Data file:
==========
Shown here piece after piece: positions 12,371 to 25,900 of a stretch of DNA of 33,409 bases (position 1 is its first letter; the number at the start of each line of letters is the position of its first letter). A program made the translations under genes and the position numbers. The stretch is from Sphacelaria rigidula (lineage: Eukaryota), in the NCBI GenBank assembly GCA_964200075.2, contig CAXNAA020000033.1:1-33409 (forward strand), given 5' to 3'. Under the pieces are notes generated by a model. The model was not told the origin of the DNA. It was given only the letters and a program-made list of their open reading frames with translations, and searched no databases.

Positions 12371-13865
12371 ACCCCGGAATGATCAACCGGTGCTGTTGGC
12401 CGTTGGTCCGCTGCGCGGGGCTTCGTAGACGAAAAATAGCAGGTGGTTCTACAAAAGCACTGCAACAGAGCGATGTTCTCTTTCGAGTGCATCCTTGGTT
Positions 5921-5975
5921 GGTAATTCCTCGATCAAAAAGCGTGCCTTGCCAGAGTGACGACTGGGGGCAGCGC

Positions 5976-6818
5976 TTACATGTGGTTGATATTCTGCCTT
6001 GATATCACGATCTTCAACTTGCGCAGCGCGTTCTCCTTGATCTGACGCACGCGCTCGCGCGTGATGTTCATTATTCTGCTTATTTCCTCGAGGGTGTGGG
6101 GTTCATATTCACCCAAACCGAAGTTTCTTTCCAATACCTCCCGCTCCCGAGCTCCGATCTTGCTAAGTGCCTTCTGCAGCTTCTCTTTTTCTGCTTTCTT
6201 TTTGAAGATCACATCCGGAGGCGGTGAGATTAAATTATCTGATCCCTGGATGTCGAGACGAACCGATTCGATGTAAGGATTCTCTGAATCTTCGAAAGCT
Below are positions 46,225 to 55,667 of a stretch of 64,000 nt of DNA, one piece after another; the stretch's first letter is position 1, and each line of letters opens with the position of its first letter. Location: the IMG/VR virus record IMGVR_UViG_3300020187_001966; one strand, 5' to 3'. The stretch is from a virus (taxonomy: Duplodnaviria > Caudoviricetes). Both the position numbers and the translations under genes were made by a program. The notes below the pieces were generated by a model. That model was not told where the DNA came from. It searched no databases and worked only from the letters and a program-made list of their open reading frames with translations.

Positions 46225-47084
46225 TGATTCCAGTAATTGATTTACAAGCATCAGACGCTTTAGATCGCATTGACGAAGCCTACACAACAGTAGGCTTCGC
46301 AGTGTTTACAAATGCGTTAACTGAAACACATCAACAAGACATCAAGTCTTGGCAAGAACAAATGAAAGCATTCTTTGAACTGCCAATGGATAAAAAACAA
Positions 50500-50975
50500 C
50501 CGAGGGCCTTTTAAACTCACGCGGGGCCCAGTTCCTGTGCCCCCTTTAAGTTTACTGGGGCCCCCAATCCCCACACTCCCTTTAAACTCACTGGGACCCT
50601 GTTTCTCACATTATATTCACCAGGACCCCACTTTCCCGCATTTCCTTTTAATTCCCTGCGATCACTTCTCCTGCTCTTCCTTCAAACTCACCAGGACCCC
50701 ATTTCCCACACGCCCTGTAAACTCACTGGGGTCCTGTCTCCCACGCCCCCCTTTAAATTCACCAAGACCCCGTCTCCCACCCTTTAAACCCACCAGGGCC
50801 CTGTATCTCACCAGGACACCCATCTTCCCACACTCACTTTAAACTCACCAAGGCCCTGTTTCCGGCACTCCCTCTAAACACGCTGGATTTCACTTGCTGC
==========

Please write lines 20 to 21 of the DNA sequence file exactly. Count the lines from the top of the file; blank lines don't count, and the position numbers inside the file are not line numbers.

50701 ATTTCCCACACGCCCTGTAAACTCACTGGGGTCCTGTCTCCCACGCCCCCCTTTAAATTCACCAAGACCCCGTCTCCCACCCTTTAAACCCACCAGGGCC
50801 CTGTATCTCACCAGGACACCCATCTTCCCACACTCACTTTAAACTCACCAAGGCCCTGTTTCCGGCACTCCCTCTAAACACGCTGGATTTCACTTGCTGC